Pacific Myth

Protest the Hero

After 2013's crowdfunded Volition, the prog-canucks of Protest the Hero once again went with an alternative release method.

Originally released song-by-song on a monthly basis between October 2015 and March 2016, the Pacific Myth EP has been available to those of us that bought into the subscription model for about a year. Now it has finally been made available for everyone else - remixed and remastered.

Whereas their debut and sophomore releases - Kezia (2005) and Fortress (2008) - were concept albums that dealt with the execution of a young woman told from different perspectives, and goddess worship, respectively, the following albums saw a change in lyrical style. Their third record, Scurrilous (2011), saw singer Rody Walker taking over lyrical duties from then bass player Arif Mirabdolbaghi - writing more direct, personal lyrics. Volition continued this trend, featuring more social commentary and examinations of universal subjects - in addition to a song about why Star Trek is better than Star Wars.

The lyrics on Pacific Myth lean more towards the style on their earlier work than their two previous records. With each passing song, the lyrics seem to build up a mythical concept like on Kezia and Fortress, albeit a very different one. Though the lyrics tell a story, its meaning is very vague - at times almost too ambiguous.

In my opinion, the myth is an existentialist story; sort of a compressed version of the hero's journey - unless I'm just experiencing the Baader-Meinhof phenomenon. There might be a strange loop (Gödel, Escher, Bach) going on as well, as the metanarrative seems to weave into the original yearning for something more conveyed in the album opener.

Tidal kickstarts the record. Full of energic ennui, it laments the dull, gray, ordinary world, and yearns for meaning - "something more than getting by". But then everything changes - something happens which cannot be undone. It describes a kind of emotionally existential imperative; A call to action.

Ragged tooth describes the going against the grain - the stale and old must give way for the new to grow; incurring judgement for upsetting the status quo. Not fearing those that doubt - being justified. Being successful in going beyond where anyone else have.

Cold water is about perilous conflict; failure after all. Regrets about a life wasted.

Cataract signals decisive action - not giving up - leading to victory at last. Defining for oneself, in order to live a life of purpose.

Harbinger details the complete conquering of the threat and return to the journey's outset. The threat is gone, and all is well. It's over. But there is always a possibility of danger - and there are bad omens.

Caravan starts with the same symbolism as earlier songs, but describing failure, and a reemerged threat - but as the metaphors morph, the obscure myth gives way to a metanarrative that comments on all the previous lyrics and concept-building on the record. This closing song is the big reveal.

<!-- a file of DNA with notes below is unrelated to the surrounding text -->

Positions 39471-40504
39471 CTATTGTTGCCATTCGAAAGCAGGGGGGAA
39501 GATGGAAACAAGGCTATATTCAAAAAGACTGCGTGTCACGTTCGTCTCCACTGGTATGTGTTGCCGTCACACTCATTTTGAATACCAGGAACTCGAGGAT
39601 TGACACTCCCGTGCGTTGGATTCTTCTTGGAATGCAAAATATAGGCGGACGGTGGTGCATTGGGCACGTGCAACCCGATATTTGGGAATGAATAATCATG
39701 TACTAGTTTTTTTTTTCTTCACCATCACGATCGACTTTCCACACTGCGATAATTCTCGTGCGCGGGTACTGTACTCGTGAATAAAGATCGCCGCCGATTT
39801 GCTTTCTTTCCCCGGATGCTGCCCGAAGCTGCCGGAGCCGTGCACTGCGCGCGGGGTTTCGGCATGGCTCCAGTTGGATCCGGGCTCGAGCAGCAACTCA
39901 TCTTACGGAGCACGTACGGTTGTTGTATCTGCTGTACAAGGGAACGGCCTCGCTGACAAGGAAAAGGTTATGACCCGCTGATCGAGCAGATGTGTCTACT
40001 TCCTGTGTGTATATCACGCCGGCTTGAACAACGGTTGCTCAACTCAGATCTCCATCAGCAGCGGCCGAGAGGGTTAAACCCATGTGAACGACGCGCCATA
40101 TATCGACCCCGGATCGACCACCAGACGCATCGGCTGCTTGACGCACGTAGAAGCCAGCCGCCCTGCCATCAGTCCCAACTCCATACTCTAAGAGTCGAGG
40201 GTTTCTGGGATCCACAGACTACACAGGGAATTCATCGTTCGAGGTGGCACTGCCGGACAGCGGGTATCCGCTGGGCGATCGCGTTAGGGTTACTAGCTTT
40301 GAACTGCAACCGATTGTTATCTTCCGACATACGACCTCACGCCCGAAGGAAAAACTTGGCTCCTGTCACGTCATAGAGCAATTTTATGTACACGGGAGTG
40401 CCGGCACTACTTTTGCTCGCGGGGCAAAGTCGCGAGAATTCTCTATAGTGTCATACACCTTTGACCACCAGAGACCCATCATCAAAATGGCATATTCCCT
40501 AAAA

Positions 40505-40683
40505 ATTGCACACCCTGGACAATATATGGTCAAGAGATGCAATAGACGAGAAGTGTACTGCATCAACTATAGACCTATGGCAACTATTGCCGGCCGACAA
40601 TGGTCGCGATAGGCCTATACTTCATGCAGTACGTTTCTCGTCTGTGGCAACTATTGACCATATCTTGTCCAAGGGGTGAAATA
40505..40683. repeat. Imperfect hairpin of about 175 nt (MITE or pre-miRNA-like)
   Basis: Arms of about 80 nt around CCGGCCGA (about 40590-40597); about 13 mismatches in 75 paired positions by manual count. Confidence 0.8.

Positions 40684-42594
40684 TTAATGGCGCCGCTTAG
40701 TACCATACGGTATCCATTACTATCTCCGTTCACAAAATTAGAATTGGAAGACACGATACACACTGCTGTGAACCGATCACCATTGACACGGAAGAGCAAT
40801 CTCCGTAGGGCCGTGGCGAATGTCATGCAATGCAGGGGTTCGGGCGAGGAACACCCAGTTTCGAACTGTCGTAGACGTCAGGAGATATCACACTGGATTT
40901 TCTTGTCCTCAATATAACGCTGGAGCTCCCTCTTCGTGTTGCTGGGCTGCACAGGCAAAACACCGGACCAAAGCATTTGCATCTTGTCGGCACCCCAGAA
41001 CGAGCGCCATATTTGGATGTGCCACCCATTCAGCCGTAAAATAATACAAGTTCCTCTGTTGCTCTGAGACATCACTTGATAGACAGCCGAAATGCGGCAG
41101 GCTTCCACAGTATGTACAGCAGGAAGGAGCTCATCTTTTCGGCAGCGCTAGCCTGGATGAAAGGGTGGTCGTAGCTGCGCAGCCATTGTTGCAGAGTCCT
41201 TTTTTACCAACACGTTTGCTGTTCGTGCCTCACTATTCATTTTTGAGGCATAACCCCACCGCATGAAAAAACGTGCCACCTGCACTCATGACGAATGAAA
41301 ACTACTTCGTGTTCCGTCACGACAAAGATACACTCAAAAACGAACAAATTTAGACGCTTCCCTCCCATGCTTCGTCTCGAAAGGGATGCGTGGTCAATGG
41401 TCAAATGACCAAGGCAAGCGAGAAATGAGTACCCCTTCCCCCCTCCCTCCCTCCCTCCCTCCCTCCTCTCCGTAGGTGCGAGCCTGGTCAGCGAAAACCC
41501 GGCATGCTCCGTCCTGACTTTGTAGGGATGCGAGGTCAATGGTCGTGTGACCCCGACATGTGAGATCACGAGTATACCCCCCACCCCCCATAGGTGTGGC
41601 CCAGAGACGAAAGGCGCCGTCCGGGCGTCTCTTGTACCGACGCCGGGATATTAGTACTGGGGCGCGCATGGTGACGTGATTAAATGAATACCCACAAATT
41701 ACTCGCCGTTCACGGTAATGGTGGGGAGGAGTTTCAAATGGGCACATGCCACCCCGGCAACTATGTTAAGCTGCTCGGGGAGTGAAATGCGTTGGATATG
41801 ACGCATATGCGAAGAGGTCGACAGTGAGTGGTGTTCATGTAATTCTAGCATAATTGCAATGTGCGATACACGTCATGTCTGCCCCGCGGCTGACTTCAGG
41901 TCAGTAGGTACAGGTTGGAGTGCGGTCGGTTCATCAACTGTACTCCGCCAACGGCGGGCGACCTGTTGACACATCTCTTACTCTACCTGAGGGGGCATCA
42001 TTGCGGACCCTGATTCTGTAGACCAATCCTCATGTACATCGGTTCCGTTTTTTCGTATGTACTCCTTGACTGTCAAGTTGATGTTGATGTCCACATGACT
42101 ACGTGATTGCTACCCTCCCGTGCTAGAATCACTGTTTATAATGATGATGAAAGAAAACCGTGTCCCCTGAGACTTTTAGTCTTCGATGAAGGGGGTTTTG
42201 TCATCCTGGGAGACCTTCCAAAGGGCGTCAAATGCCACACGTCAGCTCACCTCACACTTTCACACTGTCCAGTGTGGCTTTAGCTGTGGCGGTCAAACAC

The song criticizes tired metaphors, entertainment that doesn't offer intellectual gain, and meaning that "is open to interpretation" - the singer even criticizes himself for saying something to that effect in the past. He's tired of it. At the same time, he can't control other people and their wants - but he can try to do something constructive about it. He describes it all as "a catchy way of saying nothing", and the narrative as just being words punched in a template. He's tired of unoriginal concepts; if every story is the same, then it doesn't interest him at all. He wants stories with meaning. Something better than this.

My problem’s the consistency with every concept made

Don’t just tell me a story

What does it convey?

Much has been said about the reveal in Caravan. There was a discussion on the band's subreddit after all the songs were originally released, which had some interesting analysis.

Experiencing the EP during its original subscription release was a pretty interesting experience, as it gave me a chance to really take in one song at a time, and an opportunity to wonder where it would go next. While intepreting the lyrics was an entertaining exercise, listening to the fourth-wall-breaking conclusion for the first time was definitively worth ruining the last few months' worth of build up.

Singer Rody Walker offered an explanation as as a comment on another post in the subreddit, stating that

"My issue is with meaningless lyrics that are intentionally vague to dupe the listener into believing there is something more... When there is not. [...] I'm not saying don't leave things up to interpretation. I'm asking for stories with morals."

He also mentions Carl Jung and Joseph Campbell in the same post, saying that according to their theories, concept records would need theses to not all be the same.

In the end, Pacific Myth just tells a story using "words pushed in a template", conveying nothing - except in its conclusion, which escheresquely leads to the original level in the lyrical content's hierarchy, as I see it: Framing the myth-part of the lyrics as an allegory for the record itself and its moral, and thus keeping the endless loop going.

Meta-metal, anyone?

If you'd like to know more about Protest the Hero, you can find an interesting interview with Rody Walker on the podcast Lead Singer Syndrome below.

Pacificy Myth is available on Spotify.

You can buy the EP on Bandcamp.

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